It’s not a coincidence that the same folks who wrongly predicted Kentucky would face a half-billion dollar budget shortfall at the end of the fiscal year on June 30 continue to pitch a gloom-and-doom scenario to pressure Congress to spend $1 trillion to bail out states.
Rocky Adkins, Gov. Andy Beshear’s senior adviser, in a wide-ranging interview with Kentucky Today urged readers to pressure their congressional representatives to approve the wad of cash for states before breaking for the August recess.
Adkins claims the revenue is needed to “help us balance our state budgets so we don’t have massive cuts in education, health care, job creation and infrastructure.”
Where’s the evidence such cuts will occur or that help from Washington is what’s needed?
Not only did a predicted budget shortfall and ensuing reduction in services fail to occur, but Gov. Andy Beshear was handed a surplus of more than $177 million, which he rightly – and promptly – deposited into the state’s “rainy day” fund.
Those dollars will go a long way toward plugging holes in the next budget.
The current projected shortfall will almost certainly be revised downward by the Consensus Forecasting Group before the General Assembly reconvenes in January to pass another one-year budget.
Fiscal responsibility means dealing with shortfalls by tightening belts, prioritizing spending and, if necessary, dipping into savings – the same as Kentucky families during COVID-19.
Adkins knows that’s how the commonwealth deals with downturns since he spent more than three decades in the legislature and was involved in budget-negotiating sessions for the last 15 years.
Yet he’s badgering Kentuckians to call on their congressmen to force Washington to send bailout dollars to Kentucky barely a month after we ended the budget year with a surplus.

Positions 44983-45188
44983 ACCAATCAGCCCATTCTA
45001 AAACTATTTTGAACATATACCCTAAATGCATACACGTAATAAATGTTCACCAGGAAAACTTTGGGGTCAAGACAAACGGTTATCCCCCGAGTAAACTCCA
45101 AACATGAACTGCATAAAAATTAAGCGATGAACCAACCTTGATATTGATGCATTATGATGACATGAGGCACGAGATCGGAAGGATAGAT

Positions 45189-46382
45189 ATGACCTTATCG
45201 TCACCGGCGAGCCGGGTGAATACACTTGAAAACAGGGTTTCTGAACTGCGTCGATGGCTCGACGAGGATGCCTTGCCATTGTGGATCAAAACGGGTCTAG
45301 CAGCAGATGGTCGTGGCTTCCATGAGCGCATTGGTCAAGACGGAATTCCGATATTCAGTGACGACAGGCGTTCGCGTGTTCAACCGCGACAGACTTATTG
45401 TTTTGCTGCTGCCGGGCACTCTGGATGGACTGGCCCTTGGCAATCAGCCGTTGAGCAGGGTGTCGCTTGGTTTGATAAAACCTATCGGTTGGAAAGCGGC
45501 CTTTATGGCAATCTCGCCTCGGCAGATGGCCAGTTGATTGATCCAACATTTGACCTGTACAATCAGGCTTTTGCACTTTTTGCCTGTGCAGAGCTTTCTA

The continuing fallout from the coronavirus and resulting shutdowns creates uncertainty for Kentucky’s budget process – just like it does for businesses, families and even governments.
What’s certain is that Washington’s cash won’t return Kentucky to an economic trajectory of growth and prosperity.
That’s going to happen by keeping the economy open – the only viable long-term solution to fixing whatever budget hits the state may take.
It was a robust economy – particularly in the first nine months of the fiscal year – that caused Kentucky’s previously bustling economy to roar right up to the beginning of the pandemic, resulting in the surplus which helped overcome the negative predictions.
The state budget office reports revenue from sales and use taxes grew by a whopping 6.7% on average during the first three quarters while falling by nearly 6% during the pandemic-ridden fourth quarter of fiscal 2020.
Even with that drop, the signs indicate our economy can come thundering back without a Washington bailout.
For example, cooped-up Kentuckians increased their online shopping to produce $4 billion in tax revenue for fiscal 2020 – 3.4% more than the previous year.
Besides, Washington’s dollars would just likely get dumped into Kentucky’s pension system, which is troubled not by the coronavirus but years of mismanagement along with overpromising while underfunding generous benefit structures.
Missing from the many topics covered in the Kentucky Today article is any mention of reforming that pension system, including getting rid of politicians’ ability to spike their legislative pensions by securing a gubernatorial appointment to some cushy six-figure job resulting in millions of additional retirement dollars.
Perhaps that’s because Adkins, Beshear’s well-liked adviser, will himself experience a spike from what would have been $47,000 a year had he retired from the legislature to an annual six-figure taxpayer-funded pension based on his current $136,000 salary.
It must just be a coincidence that pension spiking – or any reform of the retirement system, for that matter – is missing from the discussion.
Jim Waters is president and CEO of the Bluegrass Institute for Public Policy Solutions, Kentucky’s free-market think tank. Read previous columns at www.bipps.org. He can be reached at email@example.com and @bipps on Twitter.